It is the Top 10 List time of year, and I tried coming up with my own Top 10 Best Indie Records of 2007. It proved difficult. For one, there are several albums I have yet to hear. When it comes to indie music, there are too many bands and too little time and money.
Also, this was a year of highly anticipated new releases from artists who are becoming more and more (gasp!) mainstream. As always, there were interesting trends. It was a good year for Canadians, electro-pop, and fittingly, Austin bands, so let's begin:
1. My favorite would have to be .... honestly, Feist. Despite her domination of gadget commercials (video iPods and Chocolate phones), her album The Reminder is masterful in both its lyrical maturity and variations of mood and style. It ranges from downright catchy to ethereal and pensive, her voice always stunning. If this is where mainstream music is headed, I'm following.
2. Wilco, Sky Blue Sky. In a departure from the experimental electronic and static-filled sound of previous recordings, Sky Blue Sky mirrowed its name in a refreshing return to simplicity. From the minute I heard the first single Impossible Germany, Unlikely Japan, I knew Tweedy and company had done something great, if rather Dead-head.
3. Okkervil River, The Stage Names. This Austin act has come into a lovely maturity and created something of a masterpiece with this latest effort. Layered and witty, it takes subtle Southern rock influences and fuses them with an easy indie pop sound. It makes the hometown proud.
4. Architecture in Helskinki, Places Like This. Experimental and chaotic as ever, this Australian band's latest effort seems to be from another planet yet surprisingly accessible. Poppy and catchy, strangely melodic and filled with ethnic beats, it's a 10-track roller coaster ride - quick and thrilling.
5. Iron and Wine, The Shepherd's Dog. With a great departure in style, Sam Beam has miraculously added percussion to his gentle vocals. Lyrically, the love songs are missing, but the story-telling is taken to new heights. While I was initially disappointed I wasn't getting another dreamy lullaby-filled album, I've been quite pleased with the new sound.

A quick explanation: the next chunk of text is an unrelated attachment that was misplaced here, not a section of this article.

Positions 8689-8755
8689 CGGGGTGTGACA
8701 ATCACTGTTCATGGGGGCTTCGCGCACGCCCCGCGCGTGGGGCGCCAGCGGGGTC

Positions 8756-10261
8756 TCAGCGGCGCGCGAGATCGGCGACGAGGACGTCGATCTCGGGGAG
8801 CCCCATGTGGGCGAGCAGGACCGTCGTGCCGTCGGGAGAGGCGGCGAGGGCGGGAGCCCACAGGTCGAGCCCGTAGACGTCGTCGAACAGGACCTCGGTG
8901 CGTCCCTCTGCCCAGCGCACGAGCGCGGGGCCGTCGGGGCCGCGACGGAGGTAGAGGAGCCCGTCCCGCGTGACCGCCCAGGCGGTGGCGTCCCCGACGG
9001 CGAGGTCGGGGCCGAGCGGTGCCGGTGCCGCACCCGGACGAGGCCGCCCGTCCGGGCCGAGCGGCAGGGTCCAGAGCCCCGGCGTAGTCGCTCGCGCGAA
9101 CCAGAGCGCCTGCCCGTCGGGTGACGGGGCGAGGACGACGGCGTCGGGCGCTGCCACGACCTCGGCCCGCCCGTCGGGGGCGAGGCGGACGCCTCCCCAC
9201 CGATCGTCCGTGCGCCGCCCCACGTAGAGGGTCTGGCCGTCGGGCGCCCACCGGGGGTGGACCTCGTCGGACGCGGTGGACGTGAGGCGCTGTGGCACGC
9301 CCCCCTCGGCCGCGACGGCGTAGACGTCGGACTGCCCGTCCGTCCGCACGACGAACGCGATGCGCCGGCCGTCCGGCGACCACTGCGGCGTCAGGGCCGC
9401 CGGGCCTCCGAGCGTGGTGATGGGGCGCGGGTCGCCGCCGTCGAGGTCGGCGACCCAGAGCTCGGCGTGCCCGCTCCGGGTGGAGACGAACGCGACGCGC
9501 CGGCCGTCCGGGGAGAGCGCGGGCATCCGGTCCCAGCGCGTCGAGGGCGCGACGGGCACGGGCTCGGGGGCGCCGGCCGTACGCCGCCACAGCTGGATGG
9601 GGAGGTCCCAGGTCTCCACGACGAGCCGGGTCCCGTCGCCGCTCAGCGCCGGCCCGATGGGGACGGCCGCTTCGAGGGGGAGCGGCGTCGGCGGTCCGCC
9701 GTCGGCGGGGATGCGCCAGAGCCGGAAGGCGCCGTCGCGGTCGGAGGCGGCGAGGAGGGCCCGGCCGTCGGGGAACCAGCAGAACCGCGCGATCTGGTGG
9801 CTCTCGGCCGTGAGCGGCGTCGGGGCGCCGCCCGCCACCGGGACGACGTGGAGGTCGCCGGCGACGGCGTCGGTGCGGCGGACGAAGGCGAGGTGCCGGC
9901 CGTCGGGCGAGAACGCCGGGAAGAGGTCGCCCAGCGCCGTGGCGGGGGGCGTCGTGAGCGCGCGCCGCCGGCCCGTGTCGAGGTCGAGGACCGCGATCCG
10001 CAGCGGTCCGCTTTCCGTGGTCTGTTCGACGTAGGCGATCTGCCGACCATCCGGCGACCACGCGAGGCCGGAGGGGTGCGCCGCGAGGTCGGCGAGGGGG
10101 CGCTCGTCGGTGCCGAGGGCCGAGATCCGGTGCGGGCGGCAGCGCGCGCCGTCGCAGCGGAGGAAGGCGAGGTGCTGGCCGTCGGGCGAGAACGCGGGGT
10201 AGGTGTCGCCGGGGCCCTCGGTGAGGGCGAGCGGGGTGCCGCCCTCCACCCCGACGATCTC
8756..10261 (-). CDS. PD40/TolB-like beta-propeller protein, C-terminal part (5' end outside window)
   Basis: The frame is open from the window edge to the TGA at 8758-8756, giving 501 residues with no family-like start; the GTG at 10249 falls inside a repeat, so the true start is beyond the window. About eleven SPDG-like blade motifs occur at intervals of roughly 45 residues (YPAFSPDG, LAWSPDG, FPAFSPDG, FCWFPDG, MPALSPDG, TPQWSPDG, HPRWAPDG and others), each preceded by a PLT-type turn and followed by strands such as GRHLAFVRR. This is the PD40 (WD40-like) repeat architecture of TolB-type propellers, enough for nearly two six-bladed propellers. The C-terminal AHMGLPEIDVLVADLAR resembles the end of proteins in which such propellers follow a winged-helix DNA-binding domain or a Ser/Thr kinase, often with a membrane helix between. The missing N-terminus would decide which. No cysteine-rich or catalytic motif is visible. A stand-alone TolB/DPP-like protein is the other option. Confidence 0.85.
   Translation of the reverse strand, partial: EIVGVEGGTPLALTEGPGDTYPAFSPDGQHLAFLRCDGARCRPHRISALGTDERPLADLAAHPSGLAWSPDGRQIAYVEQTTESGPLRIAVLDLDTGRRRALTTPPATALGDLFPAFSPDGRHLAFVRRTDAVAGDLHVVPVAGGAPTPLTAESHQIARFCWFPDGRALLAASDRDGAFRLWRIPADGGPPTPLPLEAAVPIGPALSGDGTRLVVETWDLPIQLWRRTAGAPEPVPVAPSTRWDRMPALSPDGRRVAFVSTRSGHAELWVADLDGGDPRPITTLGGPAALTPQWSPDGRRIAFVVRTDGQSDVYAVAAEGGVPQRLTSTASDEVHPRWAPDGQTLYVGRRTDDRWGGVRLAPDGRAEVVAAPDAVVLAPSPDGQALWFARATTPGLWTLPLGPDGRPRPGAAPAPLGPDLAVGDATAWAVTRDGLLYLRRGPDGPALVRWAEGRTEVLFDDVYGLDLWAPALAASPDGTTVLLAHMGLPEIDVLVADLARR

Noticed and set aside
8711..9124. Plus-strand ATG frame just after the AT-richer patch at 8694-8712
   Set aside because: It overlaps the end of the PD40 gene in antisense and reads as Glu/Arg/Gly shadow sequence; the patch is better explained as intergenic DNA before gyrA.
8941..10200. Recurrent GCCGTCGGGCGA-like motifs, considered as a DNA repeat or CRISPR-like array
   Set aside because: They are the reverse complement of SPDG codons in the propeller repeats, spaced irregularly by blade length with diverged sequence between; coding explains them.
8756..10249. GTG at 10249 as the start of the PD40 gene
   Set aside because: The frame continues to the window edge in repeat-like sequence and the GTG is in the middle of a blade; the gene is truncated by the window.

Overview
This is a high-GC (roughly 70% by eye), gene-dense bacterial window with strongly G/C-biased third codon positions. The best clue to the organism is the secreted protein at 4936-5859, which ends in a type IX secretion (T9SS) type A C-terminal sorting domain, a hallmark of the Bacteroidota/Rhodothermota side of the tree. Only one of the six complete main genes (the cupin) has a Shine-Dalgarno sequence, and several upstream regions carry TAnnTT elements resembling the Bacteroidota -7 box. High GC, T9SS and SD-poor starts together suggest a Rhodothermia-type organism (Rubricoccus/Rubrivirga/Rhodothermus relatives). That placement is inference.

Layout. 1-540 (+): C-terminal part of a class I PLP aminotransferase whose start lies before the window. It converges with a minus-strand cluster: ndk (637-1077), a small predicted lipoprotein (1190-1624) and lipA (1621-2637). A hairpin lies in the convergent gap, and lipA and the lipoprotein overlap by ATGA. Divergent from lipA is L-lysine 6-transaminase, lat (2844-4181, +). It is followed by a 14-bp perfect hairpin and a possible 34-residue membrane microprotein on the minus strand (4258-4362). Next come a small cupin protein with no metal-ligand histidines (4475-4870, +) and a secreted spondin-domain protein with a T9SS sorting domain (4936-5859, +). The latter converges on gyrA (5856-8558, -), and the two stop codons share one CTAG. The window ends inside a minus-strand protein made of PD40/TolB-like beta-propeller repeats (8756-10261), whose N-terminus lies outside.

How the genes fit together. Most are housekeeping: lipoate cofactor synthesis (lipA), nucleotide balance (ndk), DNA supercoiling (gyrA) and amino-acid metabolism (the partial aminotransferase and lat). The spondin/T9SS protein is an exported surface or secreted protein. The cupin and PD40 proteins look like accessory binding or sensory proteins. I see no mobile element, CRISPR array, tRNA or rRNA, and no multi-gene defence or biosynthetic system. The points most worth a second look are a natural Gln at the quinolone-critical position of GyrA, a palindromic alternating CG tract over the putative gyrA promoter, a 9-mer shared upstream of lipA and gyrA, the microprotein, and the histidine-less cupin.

6. The Shins, Wincing the Night Away. This one wins for best title of the year, although I still struggle with Wincing's sometimes lyrical ambiguity. However, The Shins gain further credibility by handling mass success brilliantly and creating a stark, jarring album. The proof is this: It came out in January and I'm still listening to it regularly.
7. Arcade Fire, Neon Bible. I was worried about this one. Their first album, Funeral was too genius, too good, too big, too hyped. How could they possibly follow it? By making a powerful album with a lyrical political punch. An all too-telling critique of society, Neon Bible takes Springsteen-inspired rock and mixes it with the art school sound that made Arcade Fire such a hit in the first place.
8. Spoon, Ga Ga Ga Ga Ga. I can't get the song The Underdog out of my head, and that's a prime example of Spoon's lasting appeal - catchy, solid rock music. I once heard Spoon described as "just a good band that makes good albums" and Ga Ga Ga Ga Ga holds to that reputation.
9. Rilo Kiley, Under the Blacklight. I must admit, this one has grown and grown and grown and grown on me. On first listen, I hated the disco-inspired lyrics and music, but Jenny Lewis' voice can overcome anything. However, it has enough depth and surprises to stand on its own and not on Lewis' hype.
10. Lily Allen, Alright, Still. Okay, this one only technically counts, seeing as her music has been around for a good year and a half and she's a little too huge to be indie. But the album was finally released State-side in January, and her ska and reggae influenced bubblgum seems too sweet on the surface until you realize just how witty and cheeky she is.
Of the smaller acts I discovered this year, the best had to be Bishop Allen and Man Man, both based out of the Northeast with 2006 releases that I only discovered recently. However, they are distinctively different, with Bishop Allen having a lovely pop sensibility matched with creative story-telling, while Man Man is an insane, high-energy conglomeration of shouting and instrumentation. With constant touring and some recognition (Bishop Allen's catchy "Click, Click, Click" has been featured in a camera commercial) both have made it into the larger indie consciousness in 2007.
Overall, it was a good year for indie music, and I'm sure 2008 will be equally entertaining and thought-provoking.
[Note: Several excellent artists have released new albums this year that I have yet to hear, including Beiruit, The New Pornographers, Jose Gonzalez, Josh Ritter, and Clap Your Hands and Say Yeah! When I finally get around to these and others of 2007, I hope I can add a 2007 Year-in-Review, part two. For now, I'll stick to my criticism thus far.]